Who Says Girls Shouldn’t Go Fishing?


In the old days people thought little girls should not do some things, like go fishing. I didn’t pay any attention to that nonsense and went fishing anyway.

I had seen men with fancy rods and reels, but I only had some line, a couple of fish hooks and a can of lively red worms, which I had dug by the corner of the manure pile. With these I set off down Miller Road, walking past the trout fishermen on the Coginchaug River, heading to the bullhead pond.

The bullhead pond was just a swampy spot, its dark, still waters covered with duckweed. I put a worm on the hook and lowered it over the side of the culvert and waited. Waiting, you know, is a big part of fishing. While I waited, I watched woodpeckers come and go, rata-tat-tatting on dead trees. I watched bullfrogs leap at dragon flies and miss, falling back into the water with a clumsy splash. I watched turtles crawl cautiously up on logs and stretch out to bake in the sun.

Now and then I felt a tug, tug on the line between my fingers. Crouched like a lion stalking a gazelle, I held my breath until-snatch! I pulled back on the line and set the hook. The bullhead fought back, first swimming toward the turtle log, then into the culvert but I held on and finally pulled him in. Who says girls don’t go fishing?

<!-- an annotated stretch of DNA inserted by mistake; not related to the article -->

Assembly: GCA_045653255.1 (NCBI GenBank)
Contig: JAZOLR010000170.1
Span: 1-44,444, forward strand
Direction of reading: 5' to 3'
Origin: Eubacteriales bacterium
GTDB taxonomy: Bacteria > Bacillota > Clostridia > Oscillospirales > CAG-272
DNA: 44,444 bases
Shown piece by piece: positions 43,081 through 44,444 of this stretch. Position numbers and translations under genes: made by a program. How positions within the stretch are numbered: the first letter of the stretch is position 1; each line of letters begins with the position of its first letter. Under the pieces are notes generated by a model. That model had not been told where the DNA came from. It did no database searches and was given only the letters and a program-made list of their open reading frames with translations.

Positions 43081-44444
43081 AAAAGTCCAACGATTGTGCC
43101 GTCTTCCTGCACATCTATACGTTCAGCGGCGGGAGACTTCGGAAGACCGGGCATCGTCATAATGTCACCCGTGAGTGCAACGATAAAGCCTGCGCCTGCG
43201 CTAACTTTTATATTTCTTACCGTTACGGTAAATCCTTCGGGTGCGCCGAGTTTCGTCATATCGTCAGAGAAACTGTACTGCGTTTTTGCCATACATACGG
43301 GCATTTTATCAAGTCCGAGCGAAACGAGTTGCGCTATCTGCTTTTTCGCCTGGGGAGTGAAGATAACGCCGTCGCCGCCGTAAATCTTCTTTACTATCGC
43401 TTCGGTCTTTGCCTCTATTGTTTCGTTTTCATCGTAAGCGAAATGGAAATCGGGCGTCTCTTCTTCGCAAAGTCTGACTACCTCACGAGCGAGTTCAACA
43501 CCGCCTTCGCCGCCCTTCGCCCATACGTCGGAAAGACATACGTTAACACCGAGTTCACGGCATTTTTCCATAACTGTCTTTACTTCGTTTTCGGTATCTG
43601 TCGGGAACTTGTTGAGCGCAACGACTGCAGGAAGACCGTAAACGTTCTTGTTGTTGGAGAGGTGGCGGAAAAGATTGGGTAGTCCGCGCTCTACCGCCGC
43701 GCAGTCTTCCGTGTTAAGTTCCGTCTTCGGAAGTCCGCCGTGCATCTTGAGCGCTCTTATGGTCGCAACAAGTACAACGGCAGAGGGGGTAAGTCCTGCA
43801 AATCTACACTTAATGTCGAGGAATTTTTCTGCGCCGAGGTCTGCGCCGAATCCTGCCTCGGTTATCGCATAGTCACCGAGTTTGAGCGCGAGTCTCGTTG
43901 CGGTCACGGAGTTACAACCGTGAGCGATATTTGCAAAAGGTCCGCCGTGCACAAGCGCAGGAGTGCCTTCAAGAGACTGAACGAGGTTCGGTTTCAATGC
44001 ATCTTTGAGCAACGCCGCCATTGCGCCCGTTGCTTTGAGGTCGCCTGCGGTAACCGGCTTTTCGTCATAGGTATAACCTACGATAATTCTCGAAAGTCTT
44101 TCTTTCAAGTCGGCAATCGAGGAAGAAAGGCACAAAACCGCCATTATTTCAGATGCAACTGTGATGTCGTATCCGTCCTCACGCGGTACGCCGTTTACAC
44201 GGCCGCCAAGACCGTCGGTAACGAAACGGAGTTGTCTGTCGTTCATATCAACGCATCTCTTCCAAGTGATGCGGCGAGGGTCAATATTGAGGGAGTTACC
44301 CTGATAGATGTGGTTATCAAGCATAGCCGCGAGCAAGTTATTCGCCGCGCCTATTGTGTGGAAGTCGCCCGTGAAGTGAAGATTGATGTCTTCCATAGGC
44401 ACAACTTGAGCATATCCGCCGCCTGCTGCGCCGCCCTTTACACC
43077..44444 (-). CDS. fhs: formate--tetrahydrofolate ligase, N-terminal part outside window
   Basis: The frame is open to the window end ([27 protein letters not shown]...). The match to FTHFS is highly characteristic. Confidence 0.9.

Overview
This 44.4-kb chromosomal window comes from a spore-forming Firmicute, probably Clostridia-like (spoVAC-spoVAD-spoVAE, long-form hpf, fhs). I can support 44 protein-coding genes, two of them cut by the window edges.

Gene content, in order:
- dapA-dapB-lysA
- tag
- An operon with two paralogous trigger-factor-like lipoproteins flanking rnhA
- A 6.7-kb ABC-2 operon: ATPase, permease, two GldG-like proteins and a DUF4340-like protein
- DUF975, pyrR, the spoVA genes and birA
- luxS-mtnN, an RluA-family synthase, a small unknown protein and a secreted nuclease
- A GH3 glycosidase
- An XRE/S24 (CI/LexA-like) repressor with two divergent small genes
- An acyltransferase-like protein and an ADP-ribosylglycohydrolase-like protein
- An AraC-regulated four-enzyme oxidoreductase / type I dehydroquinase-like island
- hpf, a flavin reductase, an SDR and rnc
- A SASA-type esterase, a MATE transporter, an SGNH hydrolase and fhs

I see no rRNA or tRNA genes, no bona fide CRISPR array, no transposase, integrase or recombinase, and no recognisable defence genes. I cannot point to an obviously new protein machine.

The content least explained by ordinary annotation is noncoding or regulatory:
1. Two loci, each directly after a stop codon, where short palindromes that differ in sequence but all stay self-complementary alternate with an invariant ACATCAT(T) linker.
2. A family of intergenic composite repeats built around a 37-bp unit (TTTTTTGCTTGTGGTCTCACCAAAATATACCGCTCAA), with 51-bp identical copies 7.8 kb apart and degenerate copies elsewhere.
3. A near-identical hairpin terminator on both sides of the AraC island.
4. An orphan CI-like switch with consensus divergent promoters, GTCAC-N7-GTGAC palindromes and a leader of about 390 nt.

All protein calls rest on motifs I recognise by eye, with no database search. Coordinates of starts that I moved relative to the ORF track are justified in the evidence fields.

As I walked home with my bullheads that afternoon, some men by the bridge asked to see them. We now played the Fisherman Game, which is mostly about lying. Since everyone knows everyone else is lying, it’s not as bad as regular lying.

“So, did you get anything?” I asked them, knowing they didn’t.

“No, had some good bites, though.”

Fishermen always say they had some good bites.

Next they were going to ask where my fishing hole was.

“So where did you catch ‘em?” one asked.

Now I was supposed to not tell them, which I did not.

“In the pond over by Lyman’s” I answered.

They nodded, knowing darn well I didn’t catch my bullheads there. You never give away your secret fishing hole to random strangers.

Back home I cleaned the fish and we had bullheads for dinner. They were sweet and good.

Sometimes, for no good reason, people say you shouldn’t do a thing-like girls going fishing. Sometimes the best way to fix this is to just go do the thing, and do it well.

(This story goes in Magic Barn, volume two. Magic Barn volume available from Amazon here.)

Fish Story: My 400 pound largemouth bass

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